Wednesday, 29 May 2019

What became of the people that we used to be?


The celebrated children's author and illustrator Judith Kerr died last week The day after her death was announced  I caught a snatch of an interview she had given  on "Woman's Hour."

Judith Kerr, with her parents and brother, as Jews in fear of persecution, fled from Nazi Germany in the 1930s and eventually settled in London.

Two points in the interview stood out.

First,  she lived in London throughout the Blitz but, although her countrymen  were dropping devastation on her neighbours, neither she nor her family suffered any abuse, verbal or otherwise.

Maybe she's looking back through rose-coloured spectacles, but what a  sharp contrast to the maltreatment of "foreigners" which has exploded since the Referendum - abuse of and insults to people who, rather than doing us harm, are here to help us -  in the NHS, providing exotic restaurants and conner shops, cleaning our cars, picking our fruit and vegetables, enriching our society in all sorts of ways.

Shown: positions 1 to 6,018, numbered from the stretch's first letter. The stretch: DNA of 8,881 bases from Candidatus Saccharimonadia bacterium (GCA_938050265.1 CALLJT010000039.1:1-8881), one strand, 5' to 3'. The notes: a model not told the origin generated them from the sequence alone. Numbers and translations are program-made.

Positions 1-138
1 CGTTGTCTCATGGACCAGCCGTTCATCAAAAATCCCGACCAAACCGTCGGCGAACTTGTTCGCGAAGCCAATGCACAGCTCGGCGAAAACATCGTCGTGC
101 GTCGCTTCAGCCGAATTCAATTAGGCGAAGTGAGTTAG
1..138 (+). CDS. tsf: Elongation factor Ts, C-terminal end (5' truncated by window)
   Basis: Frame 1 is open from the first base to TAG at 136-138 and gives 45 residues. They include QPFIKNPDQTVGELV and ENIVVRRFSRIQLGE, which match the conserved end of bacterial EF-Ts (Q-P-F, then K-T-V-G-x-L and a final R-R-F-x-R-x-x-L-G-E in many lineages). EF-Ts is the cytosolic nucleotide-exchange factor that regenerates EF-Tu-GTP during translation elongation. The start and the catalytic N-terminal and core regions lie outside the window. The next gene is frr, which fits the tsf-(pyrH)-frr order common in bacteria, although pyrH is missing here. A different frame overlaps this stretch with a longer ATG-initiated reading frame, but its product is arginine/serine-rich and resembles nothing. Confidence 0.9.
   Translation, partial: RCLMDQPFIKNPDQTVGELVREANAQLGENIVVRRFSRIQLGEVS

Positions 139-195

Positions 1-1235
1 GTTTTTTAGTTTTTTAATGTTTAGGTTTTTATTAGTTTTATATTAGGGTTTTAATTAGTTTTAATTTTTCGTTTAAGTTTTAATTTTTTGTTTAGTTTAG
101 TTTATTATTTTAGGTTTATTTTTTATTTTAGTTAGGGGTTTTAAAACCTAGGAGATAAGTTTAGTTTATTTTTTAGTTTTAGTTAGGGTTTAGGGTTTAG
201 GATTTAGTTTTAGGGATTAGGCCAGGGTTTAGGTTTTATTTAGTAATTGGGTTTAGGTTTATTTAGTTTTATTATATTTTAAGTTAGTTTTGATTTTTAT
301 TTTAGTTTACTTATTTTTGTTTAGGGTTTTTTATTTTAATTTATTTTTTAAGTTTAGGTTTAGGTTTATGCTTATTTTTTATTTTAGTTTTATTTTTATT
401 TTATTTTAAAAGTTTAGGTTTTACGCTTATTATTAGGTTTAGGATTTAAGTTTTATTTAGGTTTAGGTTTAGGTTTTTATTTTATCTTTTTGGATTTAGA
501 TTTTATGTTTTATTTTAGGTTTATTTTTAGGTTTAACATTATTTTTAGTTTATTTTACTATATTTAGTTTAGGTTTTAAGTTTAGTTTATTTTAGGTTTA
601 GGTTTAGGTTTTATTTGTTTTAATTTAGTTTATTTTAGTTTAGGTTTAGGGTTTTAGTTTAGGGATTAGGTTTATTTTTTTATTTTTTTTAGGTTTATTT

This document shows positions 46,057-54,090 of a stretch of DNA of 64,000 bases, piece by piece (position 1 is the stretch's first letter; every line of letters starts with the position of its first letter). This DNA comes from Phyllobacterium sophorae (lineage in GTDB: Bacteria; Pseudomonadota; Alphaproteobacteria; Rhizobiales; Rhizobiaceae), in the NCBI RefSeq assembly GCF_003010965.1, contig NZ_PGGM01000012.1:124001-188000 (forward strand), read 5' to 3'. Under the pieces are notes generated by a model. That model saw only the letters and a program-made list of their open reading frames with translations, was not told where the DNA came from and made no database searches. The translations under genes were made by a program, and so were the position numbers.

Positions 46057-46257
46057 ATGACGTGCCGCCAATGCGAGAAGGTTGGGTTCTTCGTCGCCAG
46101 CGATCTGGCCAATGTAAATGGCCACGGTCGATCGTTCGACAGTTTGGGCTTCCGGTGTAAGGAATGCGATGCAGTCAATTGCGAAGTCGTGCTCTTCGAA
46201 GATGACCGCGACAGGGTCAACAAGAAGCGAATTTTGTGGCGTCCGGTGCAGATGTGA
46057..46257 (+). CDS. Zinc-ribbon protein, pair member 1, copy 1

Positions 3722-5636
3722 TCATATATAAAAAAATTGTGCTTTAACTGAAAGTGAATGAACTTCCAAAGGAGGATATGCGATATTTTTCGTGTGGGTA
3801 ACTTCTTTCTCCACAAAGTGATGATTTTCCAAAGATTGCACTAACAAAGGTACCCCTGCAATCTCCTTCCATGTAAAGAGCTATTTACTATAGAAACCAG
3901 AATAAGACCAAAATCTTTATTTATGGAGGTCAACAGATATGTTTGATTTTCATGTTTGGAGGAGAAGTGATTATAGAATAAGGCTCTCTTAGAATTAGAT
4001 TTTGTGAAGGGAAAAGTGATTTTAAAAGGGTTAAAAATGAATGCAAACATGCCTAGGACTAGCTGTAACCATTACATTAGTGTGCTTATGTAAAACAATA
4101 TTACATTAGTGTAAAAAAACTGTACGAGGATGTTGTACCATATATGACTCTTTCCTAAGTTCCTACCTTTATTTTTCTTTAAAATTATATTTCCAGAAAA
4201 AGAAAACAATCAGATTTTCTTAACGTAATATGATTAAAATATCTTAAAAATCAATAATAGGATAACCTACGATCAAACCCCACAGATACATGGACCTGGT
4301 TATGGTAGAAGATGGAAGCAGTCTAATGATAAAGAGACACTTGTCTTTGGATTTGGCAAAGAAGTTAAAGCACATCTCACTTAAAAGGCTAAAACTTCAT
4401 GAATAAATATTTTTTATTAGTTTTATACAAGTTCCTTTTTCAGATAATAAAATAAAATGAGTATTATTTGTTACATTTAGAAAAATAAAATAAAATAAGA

Second, as a "friendly enemy alien" she was not entitled to a higher education grant from the local authority (in those days the London County Council).  But, knowing her keenness a council official bent the rules  and gave her a grant to enable her to go to art school. 

What a contrast to the "hostile environment" created by Mrs May and which still governs our attitude to migrants.

The title of this post is taken from the introductory song to my favourite TV sitcom: "Whatever happened to the Likely Lads?"

Oh, what happened to you, whatever happened to me;.

What became of the people that we used to be?

What indeed?  Thank-you Mrs May and Nigel Farage






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